The Canadian economy shrank by 0.4 per cent in October, after a 0.3 per cent decline in September, data from Statistics Canada showed Friday.
The Canadian economy also shed 0.2 per cent of its GDP in the first quarter, the data showed.
It’s the second straight quarter of declines.
“We are still struggling to get out of the second quarter where we were a little bit ahead in the third quarter and into the fourth quarter,” said Scott Grant, chief economist at Capital Economics.
“It’s still a long way to go.
We are still in a deep recession.”
The government is expecting GDP growth of 1.5 per cent for this year.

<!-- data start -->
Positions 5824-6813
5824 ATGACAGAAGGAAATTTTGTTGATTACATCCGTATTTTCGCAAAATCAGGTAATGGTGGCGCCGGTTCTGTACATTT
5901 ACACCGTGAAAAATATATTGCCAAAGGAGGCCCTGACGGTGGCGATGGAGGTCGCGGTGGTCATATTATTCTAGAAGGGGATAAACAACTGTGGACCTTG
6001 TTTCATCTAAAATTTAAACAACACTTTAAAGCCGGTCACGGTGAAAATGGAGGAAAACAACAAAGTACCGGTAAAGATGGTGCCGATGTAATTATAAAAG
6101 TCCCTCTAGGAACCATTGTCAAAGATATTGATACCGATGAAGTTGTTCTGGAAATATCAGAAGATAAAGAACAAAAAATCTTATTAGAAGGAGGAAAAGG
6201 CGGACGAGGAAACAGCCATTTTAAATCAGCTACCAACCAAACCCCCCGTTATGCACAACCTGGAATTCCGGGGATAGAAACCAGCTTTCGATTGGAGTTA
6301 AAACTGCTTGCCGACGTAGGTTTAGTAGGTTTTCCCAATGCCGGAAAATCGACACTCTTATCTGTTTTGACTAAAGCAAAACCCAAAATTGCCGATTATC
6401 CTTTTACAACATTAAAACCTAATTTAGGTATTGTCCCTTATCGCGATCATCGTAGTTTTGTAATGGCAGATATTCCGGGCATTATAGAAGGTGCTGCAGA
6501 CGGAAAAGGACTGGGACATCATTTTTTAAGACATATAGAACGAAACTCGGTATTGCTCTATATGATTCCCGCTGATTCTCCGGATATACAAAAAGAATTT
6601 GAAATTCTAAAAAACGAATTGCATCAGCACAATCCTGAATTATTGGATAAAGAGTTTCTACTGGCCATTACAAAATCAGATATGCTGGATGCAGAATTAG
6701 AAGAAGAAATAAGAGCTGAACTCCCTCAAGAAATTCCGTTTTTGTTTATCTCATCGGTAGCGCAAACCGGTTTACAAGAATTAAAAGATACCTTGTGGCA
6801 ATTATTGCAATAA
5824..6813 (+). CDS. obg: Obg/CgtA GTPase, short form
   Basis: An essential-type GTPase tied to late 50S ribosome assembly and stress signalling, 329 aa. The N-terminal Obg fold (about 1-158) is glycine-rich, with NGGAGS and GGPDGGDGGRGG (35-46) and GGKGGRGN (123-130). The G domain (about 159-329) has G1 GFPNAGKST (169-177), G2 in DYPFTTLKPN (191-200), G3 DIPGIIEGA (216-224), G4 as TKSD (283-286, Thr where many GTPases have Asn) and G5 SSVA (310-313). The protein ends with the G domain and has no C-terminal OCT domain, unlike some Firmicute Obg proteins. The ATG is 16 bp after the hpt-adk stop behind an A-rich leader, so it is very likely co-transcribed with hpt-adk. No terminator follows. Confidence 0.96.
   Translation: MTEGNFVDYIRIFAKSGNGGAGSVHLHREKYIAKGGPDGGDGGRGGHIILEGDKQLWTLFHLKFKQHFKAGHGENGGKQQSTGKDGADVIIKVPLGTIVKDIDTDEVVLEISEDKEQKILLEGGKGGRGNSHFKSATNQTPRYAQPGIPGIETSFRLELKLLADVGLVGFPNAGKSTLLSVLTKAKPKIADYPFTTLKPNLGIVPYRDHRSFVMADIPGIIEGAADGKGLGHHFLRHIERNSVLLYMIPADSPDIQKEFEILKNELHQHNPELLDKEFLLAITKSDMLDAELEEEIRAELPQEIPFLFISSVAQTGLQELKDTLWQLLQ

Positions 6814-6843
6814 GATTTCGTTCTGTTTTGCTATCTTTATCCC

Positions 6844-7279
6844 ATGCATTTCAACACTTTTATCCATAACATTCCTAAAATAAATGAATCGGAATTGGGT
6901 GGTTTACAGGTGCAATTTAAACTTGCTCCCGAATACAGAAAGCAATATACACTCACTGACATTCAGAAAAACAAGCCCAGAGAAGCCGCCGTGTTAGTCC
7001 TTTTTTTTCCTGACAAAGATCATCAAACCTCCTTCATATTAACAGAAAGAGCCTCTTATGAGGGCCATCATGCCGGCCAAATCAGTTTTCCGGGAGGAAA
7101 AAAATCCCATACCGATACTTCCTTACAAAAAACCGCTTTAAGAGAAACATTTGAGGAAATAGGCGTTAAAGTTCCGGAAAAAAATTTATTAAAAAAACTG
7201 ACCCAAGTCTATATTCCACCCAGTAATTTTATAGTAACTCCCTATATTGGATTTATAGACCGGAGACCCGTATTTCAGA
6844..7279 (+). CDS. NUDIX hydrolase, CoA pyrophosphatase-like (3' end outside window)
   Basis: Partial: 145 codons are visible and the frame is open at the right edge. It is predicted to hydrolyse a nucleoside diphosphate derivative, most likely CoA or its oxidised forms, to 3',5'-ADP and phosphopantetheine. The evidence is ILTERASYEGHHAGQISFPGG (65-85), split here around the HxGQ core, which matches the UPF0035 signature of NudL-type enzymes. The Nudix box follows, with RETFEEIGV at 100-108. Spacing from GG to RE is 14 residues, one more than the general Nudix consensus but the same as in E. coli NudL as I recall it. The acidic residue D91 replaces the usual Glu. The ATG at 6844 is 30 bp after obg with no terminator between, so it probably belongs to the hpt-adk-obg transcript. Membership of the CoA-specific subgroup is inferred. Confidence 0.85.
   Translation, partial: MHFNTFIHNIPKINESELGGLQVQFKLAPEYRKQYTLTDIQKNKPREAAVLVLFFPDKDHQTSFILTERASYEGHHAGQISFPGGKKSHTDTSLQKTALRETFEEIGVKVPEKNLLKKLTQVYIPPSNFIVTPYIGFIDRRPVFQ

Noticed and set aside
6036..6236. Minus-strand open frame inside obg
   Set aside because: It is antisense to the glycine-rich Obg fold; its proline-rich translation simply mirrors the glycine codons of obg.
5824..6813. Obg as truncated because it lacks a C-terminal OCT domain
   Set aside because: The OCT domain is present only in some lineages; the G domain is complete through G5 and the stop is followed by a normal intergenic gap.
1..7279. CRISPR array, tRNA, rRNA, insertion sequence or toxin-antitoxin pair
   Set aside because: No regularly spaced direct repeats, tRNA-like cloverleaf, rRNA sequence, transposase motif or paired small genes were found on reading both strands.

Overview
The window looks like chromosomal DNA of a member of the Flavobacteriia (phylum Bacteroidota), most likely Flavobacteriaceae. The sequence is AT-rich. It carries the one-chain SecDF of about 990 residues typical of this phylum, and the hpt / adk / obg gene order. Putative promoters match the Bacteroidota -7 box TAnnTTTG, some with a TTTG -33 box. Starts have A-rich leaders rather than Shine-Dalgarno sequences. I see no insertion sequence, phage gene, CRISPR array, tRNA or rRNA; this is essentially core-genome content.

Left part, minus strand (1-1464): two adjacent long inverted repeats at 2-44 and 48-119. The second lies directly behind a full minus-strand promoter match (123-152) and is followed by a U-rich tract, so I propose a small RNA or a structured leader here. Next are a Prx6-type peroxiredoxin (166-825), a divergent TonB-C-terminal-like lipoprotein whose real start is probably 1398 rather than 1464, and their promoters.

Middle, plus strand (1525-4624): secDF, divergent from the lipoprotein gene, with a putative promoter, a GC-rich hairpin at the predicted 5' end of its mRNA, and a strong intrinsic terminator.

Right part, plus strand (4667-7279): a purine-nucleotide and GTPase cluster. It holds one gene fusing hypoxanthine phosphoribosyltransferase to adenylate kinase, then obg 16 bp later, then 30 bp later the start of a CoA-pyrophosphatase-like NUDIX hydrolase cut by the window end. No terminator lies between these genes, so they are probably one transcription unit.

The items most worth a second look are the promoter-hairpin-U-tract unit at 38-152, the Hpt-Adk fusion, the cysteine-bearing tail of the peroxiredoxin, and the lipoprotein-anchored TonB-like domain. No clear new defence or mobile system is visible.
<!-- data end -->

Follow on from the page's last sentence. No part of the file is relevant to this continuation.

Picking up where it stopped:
Economists polled by Reuters had forecast GDP growth at 1.6 per cent.
The government has been cutting its deficit, which was projected to be about 1.4 percentage points of gross domestic product (GDP) in 2019, to zero.
The deficit is also expected to fall to zero by 2021.
The decline in the economy came as the U.S. government slashed its deficit by more than a quarter, but the data shows Canada is still facing an even deeper recession.
The U.C.M.P., which represents U.A.E. countries, cut its forecast for 2019 by $500 billion from $1.5 trillion, with the U-shaped curve showing it had cut its growth forecast for 2020 by a third to 1.3 percentage points from the 1.9 percentage points it projected in 2021.
In the second half of the year, the Canadian economy was expected to grow by 1.7 per cent, with exports increasing by 1 per cent and imports falling by 0